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How to Make your Primary Curriculum Relevant

What exactly is a relevant curriculum and what does it look like in the classroom?

  • How to Make your Primary Curriculum Relevant

“I don’t see the point in learning this – when will it ever be useful to me?” It’s a question most teachers have been asked at some point by a disgruntled child.

Of course, education is not just about learning things that have practical relevance in our day to day lives. It’s about giving children access to skills and knowledge, to the wonders of our world, to stories from history. It is not simply about teaching them how to succeed as adults.

But at the same time, it is not an entirely silly question, and it’s one that teachers should be ready to answer. Because if we can’t make the case for the value and relevance of the curriculum and of the subjects that we teach, then who will?

In 2015, YouTuber Boyinaband hit the headlines with his video ‘Don’t Stay in School’, which has had over 21 million views to date.

The song poses some interesting questions – why don’t children learn first aid, how to deal with finances or many other practical aspects of life, in school?

Should education feel ‘relevant’ to our children, should it be at least partly a preparation for adulthood, or should it be about passing on the best that has been thought and said?

Should we try to help children understand how what they learn in school will help them in their future lives, or should we expect them to learn what they’re told to in order to get good grades, regardless of whether the learning means anything to them or not?

The word ‘relevance’ gets a lot of stick – it is often perceived as a dumbing down of curriculum expectations, in order to appeal to learners.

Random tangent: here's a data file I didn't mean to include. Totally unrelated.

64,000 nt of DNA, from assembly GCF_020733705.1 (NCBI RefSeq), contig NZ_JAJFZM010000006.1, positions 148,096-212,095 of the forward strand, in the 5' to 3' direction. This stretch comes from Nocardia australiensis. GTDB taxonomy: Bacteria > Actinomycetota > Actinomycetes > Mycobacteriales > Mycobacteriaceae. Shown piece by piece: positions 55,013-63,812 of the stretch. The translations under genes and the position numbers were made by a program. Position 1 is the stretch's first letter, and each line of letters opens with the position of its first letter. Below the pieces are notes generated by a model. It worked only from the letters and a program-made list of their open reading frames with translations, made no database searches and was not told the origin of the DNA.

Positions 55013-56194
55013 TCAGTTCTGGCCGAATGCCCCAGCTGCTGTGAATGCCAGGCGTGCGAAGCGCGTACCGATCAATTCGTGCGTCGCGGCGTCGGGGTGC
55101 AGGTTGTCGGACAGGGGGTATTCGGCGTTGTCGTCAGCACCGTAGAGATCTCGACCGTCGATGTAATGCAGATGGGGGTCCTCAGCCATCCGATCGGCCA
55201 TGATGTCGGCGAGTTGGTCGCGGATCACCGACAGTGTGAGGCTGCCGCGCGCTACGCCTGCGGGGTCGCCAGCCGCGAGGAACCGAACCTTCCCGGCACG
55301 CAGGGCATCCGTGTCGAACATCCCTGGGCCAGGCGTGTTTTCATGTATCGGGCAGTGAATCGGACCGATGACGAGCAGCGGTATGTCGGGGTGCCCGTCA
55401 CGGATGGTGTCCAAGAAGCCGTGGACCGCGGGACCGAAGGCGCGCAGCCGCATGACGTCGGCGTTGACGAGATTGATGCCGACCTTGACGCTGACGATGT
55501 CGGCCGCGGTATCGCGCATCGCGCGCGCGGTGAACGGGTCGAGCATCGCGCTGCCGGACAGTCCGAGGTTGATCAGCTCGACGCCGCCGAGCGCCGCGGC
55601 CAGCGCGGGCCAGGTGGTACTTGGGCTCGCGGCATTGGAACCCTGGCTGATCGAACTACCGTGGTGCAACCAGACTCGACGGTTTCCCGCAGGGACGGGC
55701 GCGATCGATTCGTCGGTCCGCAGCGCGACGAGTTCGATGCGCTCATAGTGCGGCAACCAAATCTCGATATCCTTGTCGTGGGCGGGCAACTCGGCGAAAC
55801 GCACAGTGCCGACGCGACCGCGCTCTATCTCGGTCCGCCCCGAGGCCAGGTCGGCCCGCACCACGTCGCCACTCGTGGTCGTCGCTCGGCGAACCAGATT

The concept gets turned into a caricature, where children do nothing but play Pokemon Go or write with emojis for weeks on end.

But the point about relevance is that we can make anything feel relevant – that is the skill of teachers. Just because a piece of learning is abstract or obscure, or is something we won’t use much as adults, that doesn’t mean it is irrelevant.

Handwriting is a useful case in point – I rarely handwrite anything anymore, but I’d never argue that we don’t need to teach it in schools. Having said this, I’d love us all to teach touch typing, which is a fantastically useful skill.

Not all learning can be fun, and it is often hard work, but as teachers we need to find creative ways to present it. That way, even if the relevance is not obvious at first, eventually we can make it clear to our children.

Take Shakespeare. At first glance, his plays hardly seem relevant to 21st-century learners, and yet there are many ways to show your children how eternal his writing is.

There is endless power and beauty in the poetic language that he used. The words that he coined (apparently we owe more than 1,700 words to him) enrich the English language immeasurably.

There are references to Shakespearean plays in popular culture – from 2Pac chanting ‘Something wicked this way come’ to Dire Straits singing about Romeo and Juliet.

But relevance is about more than just finding links to contemporary culture. It is also about bringing things up to date, by giving them a modern context.

I once started a unit on Romeo and Juliet by showing my class a crime scene, with the dagger, the poison, the dead bodies, and so on. By presenting the information to them CSI style, they were immediately hooked into the narrative.

Relevance doesn’t just have to be about the curriculum; it can be about classroom management as well.

Years ago, I had a problem with children sneaking their Tamagotchis into class. My lessons were punctuated by the sound of beeps as the children surreptitiously tried to keep their virtual pets alive.

Confiscation seemed like the only answer, but this was causing endless anguish. In the end I set up a Tamagotchi ‘creche’ and the reward of running it went to the best-behaved children.

When fidget spinners became last year’s biggest headache for teachers, I didn’t think about how many we’d need to confiscate. Instead, I thought about how we could make them relevant. From timing maths work to exploring the physics of friction – if we think creatively about the latest crazes, we reclaim relevance for ourselves.

Sue Cowley is an author and teacher trainer. Her latest books, Road School and The Artful Educator, are published by Crown House. Follow her on Twitter at @sue_cowley.

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